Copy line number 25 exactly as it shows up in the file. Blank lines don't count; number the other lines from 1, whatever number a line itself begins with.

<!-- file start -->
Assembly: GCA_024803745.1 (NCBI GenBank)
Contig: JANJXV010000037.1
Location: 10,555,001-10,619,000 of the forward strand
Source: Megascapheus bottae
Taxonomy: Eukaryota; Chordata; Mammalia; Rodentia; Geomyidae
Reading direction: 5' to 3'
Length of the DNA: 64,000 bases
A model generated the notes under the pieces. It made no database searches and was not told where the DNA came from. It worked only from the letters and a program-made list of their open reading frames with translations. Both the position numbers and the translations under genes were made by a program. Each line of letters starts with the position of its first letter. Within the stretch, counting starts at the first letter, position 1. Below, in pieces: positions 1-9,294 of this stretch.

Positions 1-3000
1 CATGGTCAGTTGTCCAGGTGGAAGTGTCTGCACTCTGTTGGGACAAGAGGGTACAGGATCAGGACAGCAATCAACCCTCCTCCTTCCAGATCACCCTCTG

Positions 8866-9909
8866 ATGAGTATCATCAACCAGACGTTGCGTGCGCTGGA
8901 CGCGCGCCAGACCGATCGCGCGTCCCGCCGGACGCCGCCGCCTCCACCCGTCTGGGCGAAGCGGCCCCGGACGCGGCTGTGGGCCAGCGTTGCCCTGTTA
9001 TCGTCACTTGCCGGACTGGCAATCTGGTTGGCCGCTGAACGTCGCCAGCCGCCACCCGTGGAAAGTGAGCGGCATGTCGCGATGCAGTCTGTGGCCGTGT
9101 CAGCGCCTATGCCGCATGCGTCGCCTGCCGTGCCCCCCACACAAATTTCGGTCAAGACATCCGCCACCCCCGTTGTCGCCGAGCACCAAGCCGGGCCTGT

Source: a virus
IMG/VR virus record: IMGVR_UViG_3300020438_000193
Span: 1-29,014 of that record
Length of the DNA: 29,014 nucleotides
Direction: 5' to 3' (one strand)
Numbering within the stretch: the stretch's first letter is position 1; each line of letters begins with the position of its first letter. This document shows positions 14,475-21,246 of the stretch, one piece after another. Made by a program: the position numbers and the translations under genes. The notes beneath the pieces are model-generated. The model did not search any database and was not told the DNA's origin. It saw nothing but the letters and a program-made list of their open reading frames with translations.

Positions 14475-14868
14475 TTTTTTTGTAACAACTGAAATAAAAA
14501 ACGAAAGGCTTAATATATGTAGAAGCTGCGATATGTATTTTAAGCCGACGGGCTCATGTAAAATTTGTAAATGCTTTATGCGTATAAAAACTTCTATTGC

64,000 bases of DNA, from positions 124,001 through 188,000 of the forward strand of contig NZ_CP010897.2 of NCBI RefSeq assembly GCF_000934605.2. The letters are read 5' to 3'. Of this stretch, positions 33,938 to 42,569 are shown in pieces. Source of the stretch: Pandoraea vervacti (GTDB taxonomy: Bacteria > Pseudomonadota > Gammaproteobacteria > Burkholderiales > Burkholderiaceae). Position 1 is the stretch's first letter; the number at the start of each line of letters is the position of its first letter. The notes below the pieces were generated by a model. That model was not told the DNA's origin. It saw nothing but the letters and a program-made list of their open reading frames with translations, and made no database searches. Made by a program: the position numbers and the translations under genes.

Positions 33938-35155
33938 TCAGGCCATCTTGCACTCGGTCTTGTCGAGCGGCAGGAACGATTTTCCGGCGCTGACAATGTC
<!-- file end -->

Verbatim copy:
64,000 bases of DNA, from positions 124,001 through 188,000 of the forward strand of contig NZ_CP010897.2 of NCBI RefSeq assembly GCF_000934605.2. The letters are read 5' to 3'. Of this stretch, positions 33,938 to 42,569 are shown in pieces. Source of the stretch: Pandoraea vervacti (GTDB taxonomy: Bacteria > Pseudomonadota > Gammaproteobacteria > Burkholderiales > Burkholderiaceae). Position 1 is the stretch's first letter; the number at the start of each line of letters is the position of its first letter. The notes below the pieces were generated by a model. That model was not told the DNA's origin. It saw nothing but the letters and a program-made list of their open reading frames with translations, and made no database searches. Made by a program: the position numbers and the translations under genes.